The crew set the course to 100° in heading mode, one of three available steering modes in the trackpilot. According to the ship’s log, the seas were calm and there was a gentle breeze from the northeast. Shortly after the course was set, the captain noticed that the vessel’s heading was fluctuating, and he reviewed the trackpilot settings . According to the second officer, the course fluctuations were causing “quite an excessive rate of turn.” The second officer said that he asked the captain, “Would you like to go back into hand steering?” and the captain said, “No, I’ve got the conn.”

At 1505:06 hours, during the second heading fluctuation, when the rate of turn reached 9° per minute, the trackpilot’s rudder limit alarm sounded. According to the operating instructions for the NACOS, the rudder limit alarm indicates the following:

The set rudder limit value has been reached; with this rudder limit, the maneuver cannot be performed without a deviation, or, the present rudder angle lies outside the rudder limit. Remedy:

• Increase the rudder limit,

• Wait until the rudder angle becomes less than the rudder limit, or

• Switch over to manual steering.

After the alarm sounded, the captain called the staff captain over and said, “We’re wandering all over the place . . . we put her into NACOS-1.”12 At 1506:09, the captain said, “At the moment she is not responding other than 10 degrees at a time.” At 1506:27, the rudder limit alarm sounded again. The staff captain checked the INS settings. He told investigators that the rudder limit was set at 5°. VDR data show that the vessel’s speed was about 19 knots at the time.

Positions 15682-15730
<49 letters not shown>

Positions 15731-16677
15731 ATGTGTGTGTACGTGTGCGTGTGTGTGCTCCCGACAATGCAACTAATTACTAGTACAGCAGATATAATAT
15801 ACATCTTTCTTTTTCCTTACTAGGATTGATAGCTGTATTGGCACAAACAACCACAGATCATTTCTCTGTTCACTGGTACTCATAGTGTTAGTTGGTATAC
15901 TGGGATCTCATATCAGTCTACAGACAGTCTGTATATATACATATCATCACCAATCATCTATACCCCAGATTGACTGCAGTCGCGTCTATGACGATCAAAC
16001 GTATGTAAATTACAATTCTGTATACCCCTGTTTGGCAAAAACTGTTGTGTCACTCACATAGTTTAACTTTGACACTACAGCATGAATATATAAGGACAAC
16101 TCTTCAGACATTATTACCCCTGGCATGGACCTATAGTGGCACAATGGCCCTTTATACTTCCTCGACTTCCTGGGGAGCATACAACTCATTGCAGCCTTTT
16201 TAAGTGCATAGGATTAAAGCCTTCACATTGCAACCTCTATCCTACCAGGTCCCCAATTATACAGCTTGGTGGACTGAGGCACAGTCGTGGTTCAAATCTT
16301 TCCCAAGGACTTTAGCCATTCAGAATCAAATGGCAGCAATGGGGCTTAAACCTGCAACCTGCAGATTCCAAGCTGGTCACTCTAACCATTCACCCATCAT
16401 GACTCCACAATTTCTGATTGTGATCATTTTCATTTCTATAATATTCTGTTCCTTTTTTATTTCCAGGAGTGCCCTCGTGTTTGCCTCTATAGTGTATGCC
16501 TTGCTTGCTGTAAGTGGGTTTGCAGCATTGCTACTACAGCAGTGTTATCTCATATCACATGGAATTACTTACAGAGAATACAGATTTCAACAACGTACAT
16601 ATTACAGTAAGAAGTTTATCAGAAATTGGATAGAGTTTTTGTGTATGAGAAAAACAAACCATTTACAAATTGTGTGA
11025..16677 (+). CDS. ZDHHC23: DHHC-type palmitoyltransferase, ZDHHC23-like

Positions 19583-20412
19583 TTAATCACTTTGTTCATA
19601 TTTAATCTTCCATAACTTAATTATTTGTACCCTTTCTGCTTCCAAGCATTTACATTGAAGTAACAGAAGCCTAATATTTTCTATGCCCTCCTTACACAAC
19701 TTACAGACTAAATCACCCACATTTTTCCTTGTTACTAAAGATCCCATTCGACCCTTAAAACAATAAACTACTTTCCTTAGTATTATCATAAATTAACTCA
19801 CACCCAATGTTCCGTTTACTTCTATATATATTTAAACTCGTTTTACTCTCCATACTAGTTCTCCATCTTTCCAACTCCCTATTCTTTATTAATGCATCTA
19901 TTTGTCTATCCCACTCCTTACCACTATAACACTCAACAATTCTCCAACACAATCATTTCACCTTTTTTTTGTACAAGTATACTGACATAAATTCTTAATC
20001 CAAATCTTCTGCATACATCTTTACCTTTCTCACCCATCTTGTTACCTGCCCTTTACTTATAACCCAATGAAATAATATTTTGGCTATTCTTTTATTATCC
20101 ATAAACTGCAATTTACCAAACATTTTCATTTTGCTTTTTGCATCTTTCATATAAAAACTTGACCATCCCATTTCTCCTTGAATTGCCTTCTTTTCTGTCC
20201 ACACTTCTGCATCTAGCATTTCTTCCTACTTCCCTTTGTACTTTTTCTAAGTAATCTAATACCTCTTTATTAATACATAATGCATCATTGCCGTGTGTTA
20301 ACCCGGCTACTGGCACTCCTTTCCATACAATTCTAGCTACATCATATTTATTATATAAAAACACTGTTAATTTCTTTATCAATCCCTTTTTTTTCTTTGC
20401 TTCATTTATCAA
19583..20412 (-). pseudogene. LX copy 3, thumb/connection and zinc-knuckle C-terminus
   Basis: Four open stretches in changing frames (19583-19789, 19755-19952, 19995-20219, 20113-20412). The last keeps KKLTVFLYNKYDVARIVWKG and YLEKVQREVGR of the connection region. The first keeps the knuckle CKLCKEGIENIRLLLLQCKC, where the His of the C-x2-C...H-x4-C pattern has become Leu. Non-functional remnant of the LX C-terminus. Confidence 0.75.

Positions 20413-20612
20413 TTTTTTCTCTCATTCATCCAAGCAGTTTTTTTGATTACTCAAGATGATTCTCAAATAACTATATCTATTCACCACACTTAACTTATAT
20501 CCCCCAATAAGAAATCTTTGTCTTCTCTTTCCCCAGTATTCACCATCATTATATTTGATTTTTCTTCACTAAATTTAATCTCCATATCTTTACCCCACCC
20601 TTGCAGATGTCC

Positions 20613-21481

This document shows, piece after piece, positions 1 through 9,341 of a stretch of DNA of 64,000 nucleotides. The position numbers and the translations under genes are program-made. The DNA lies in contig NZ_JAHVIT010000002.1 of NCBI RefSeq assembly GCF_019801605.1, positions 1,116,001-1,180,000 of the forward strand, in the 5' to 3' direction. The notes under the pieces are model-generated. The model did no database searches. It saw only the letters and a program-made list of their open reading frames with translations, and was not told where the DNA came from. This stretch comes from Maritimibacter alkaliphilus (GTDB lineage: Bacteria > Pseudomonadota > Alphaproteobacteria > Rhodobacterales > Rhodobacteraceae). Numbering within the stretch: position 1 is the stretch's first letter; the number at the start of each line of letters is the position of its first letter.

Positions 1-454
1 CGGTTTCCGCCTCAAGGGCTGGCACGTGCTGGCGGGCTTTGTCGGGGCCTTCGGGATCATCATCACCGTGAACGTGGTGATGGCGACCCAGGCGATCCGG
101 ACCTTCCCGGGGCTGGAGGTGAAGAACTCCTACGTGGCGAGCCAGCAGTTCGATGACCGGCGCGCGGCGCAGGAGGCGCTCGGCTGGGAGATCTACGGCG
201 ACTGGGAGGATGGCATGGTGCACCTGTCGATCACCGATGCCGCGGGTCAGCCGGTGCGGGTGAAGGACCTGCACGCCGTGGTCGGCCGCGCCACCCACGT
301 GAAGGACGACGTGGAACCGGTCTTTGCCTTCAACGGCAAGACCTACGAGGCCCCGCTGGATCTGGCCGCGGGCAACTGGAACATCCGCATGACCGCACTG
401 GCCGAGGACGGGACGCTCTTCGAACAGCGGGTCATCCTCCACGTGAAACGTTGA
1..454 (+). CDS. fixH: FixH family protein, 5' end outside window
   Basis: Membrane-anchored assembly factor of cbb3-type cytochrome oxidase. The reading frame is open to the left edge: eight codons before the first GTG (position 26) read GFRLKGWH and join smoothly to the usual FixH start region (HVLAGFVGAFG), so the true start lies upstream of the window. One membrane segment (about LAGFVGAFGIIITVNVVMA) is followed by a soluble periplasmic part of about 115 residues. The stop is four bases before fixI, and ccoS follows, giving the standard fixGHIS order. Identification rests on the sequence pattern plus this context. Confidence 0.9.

About 1507 hours, the staff captain increased the rudder limit from 5° to 10°. At 1508 hours, the rudder limit alarm sounded again. At 1513, the vessel began a turn to port to intersect the first plotted track to New York. The course change, from a heading of 100° to a heading of 040°, was executed through several small adjustments to the autopilot’s set heading. The vessel’s speed had now reached 20 knots. The captain directed the second officer: “Stay in that turn . . . OK, we’ll run like that.” The captain then asked the second officer for the heading of the next navigation track.